"We've seen more and more of the structures failing to allow the single module delivery. There is more and more of a requirement to spread the load here, and girder alignment spreads the load more.
"Power generation and grid infrastructure is continually being maintained, and upgraded, and so we see the transformer market will increase in the future as well.
The power generation industry is also at a point where there are new power stations to be sourced and constructed, and the girder set would be available to move transformers and generations."
Having recognise the demand for bridge girder sets, why did Collett choose Scheuerle's system? Collett says, "It's the only system I would consider to be truly modular. This is a newly designed and engineered product from Scheuerle. The whole bridge system is modular, so if you have a six-metre long transformer, then the set would be different for a 12m or 14m long transformer. We can construct the trailer to be better configured, so it fits better and optimises its transport dimensions on the road.
"This is the only one to my knowledge that is available where you can do this. The neck beams, deck beams, are modular as are all parts of the girder bridge. You can add and subtract as you see fit, as you require for each different transformer. We've got a couple of different beam options, with a 350t and 550t beam. This demonstrates the flexibility of the modular design."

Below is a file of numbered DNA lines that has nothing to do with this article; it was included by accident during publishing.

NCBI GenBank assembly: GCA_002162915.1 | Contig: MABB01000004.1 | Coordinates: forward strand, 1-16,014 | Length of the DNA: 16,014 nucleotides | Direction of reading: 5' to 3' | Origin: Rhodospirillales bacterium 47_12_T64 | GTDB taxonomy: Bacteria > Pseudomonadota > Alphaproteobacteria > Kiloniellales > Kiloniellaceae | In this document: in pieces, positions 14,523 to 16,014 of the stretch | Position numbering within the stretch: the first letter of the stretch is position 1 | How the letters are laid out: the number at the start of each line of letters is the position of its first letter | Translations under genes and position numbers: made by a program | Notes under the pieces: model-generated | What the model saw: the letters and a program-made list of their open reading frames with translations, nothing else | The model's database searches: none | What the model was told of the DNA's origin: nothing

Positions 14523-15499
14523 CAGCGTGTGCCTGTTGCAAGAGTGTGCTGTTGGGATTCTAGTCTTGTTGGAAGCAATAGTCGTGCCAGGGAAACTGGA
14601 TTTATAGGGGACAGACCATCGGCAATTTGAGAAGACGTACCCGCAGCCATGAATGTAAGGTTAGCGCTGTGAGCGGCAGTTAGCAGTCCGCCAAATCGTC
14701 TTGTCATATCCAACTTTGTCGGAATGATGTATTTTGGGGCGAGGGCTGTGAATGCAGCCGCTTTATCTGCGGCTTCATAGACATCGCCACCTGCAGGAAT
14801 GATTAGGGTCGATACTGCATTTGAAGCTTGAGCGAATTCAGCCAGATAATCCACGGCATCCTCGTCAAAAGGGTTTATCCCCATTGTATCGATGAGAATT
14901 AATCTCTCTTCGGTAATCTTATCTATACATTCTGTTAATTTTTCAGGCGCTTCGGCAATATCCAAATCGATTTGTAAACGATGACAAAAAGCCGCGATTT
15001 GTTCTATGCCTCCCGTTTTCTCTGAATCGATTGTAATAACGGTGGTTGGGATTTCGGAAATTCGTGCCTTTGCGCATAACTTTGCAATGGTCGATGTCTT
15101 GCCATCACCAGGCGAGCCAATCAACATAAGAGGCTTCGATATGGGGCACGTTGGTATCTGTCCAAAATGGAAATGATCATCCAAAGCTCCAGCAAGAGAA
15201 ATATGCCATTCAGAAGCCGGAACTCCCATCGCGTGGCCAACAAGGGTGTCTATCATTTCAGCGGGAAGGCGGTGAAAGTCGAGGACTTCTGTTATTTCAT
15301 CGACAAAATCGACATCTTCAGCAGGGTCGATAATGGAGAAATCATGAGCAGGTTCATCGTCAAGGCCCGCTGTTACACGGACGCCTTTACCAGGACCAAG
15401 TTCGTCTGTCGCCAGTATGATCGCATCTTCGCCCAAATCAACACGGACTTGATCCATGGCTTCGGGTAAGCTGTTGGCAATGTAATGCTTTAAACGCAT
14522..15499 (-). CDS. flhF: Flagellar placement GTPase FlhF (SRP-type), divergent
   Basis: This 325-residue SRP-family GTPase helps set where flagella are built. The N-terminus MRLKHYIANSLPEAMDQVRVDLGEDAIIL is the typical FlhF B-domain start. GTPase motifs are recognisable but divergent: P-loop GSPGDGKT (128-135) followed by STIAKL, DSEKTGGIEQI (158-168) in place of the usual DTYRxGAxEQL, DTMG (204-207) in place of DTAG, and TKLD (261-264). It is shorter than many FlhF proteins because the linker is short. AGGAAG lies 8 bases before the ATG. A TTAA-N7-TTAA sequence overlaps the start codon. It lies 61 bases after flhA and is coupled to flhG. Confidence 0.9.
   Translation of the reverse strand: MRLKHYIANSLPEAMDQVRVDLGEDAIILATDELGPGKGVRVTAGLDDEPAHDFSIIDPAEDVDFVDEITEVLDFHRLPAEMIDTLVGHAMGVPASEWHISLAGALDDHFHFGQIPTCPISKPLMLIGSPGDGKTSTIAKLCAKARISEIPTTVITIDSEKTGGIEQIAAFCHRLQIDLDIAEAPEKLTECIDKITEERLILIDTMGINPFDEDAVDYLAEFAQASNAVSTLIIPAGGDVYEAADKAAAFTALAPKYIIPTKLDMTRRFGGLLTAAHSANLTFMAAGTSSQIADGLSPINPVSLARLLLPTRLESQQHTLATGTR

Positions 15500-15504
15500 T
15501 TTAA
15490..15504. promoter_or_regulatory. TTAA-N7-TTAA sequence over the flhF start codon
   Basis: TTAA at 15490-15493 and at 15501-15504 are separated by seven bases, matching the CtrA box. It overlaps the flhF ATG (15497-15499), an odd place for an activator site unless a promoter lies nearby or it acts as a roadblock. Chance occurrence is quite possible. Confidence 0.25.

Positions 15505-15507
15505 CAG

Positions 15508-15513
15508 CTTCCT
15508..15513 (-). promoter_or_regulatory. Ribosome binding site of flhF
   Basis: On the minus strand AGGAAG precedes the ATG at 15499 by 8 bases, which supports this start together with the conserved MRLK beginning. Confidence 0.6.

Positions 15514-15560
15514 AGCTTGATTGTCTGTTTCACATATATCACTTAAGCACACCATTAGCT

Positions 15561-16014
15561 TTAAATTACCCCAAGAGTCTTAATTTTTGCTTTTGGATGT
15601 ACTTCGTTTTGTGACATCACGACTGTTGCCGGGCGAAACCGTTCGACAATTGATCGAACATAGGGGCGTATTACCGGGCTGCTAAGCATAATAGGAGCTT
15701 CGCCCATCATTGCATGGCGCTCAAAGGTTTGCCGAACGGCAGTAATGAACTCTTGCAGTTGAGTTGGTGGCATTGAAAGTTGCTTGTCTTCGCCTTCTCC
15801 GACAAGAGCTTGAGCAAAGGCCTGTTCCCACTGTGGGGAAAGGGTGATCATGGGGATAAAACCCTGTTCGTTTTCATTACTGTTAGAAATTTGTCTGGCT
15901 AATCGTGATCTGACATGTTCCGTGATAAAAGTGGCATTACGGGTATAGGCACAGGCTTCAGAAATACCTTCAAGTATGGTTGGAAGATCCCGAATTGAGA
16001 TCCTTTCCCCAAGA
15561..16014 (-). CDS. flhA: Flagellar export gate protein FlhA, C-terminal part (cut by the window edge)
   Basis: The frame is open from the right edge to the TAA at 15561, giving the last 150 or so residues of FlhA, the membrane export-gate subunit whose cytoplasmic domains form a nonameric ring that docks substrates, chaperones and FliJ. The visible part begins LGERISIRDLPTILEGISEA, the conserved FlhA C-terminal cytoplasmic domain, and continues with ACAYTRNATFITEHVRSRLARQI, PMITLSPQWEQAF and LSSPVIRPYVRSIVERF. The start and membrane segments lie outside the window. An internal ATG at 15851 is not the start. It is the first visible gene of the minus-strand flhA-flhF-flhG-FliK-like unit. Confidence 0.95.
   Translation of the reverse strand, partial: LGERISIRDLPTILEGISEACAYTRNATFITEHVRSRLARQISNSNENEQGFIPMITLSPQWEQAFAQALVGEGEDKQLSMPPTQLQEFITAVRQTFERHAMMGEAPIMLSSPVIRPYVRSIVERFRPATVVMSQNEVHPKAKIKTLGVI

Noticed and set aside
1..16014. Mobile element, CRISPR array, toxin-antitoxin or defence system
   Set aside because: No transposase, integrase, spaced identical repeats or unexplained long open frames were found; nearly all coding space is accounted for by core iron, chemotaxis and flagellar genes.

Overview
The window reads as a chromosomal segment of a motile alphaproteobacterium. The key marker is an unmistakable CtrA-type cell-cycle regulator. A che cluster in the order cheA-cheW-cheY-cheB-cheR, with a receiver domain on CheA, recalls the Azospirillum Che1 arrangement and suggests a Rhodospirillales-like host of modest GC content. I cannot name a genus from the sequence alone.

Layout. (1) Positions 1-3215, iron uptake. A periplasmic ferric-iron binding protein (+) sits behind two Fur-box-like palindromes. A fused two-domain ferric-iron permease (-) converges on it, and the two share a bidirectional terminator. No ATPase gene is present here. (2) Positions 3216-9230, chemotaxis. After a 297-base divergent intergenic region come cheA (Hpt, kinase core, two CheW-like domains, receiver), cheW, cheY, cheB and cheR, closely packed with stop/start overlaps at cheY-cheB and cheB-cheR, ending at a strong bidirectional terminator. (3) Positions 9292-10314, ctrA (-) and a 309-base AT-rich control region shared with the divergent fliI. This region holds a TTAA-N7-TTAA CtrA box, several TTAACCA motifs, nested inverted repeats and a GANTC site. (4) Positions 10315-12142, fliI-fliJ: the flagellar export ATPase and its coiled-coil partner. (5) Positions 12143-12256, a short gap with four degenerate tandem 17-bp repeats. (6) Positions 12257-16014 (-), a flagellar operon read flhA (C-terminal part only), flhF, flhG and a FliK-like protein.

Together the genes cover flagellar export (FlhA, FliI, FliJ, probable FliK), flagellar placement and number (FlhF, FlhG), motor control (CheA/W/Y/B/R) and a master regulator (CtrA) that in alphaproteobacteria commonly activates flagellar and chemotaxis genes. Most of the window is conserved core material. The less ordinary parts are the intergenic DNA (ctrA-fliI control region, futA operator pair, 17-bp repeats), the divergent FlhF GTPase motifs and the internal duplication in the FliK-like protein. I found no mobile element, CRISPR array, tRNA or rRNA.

As well as the girder set, Collett bought a power pack unit (PPU), used at the back of the system. This, Collett says, helps keep the weight of the system down, while providing benefits on the road: "We've got a power booster, which turns the dumb modular axles into an SPMT. The power module acts like a pushing tractor, and you don't need another tractor at the back. It makes it shorter, and easier to operate, with less total train weight.
"All you add is the extra 5-6t weight of the power booster. Compared to a conventional SPMT, the difference is that on an SPMT, you have some driving and some braking. On a normal modular trailer, you just pull with the tractor and transporters are dumb, they're just used for breaking through the normal air system. With the power booster, out of those module of axles, you've got a clever module that has driven axles, like a cross between an SPMT and modular axles. It acts as a drive, and with a compressor on board, gives you extra capacity for braking."
The bridge girder solves many transport problems, allowing ever bigger transformers to be transported across structures that would otherwise be impassable. But driving a vehicle of this scale isn't a simple job. Collett, says, "With something as big as the girder set, you have a gang of engineers. You have trailer operators and engineers with it. The back module has its own cabin, where a second operator monitors progress from there and can control how to trim the girder set as you travel down the road. There's an amount of automatic steering, but like any other modular trailer, when the auto-steering geometry doesn't work for the layout of the road, then you have to manually steer."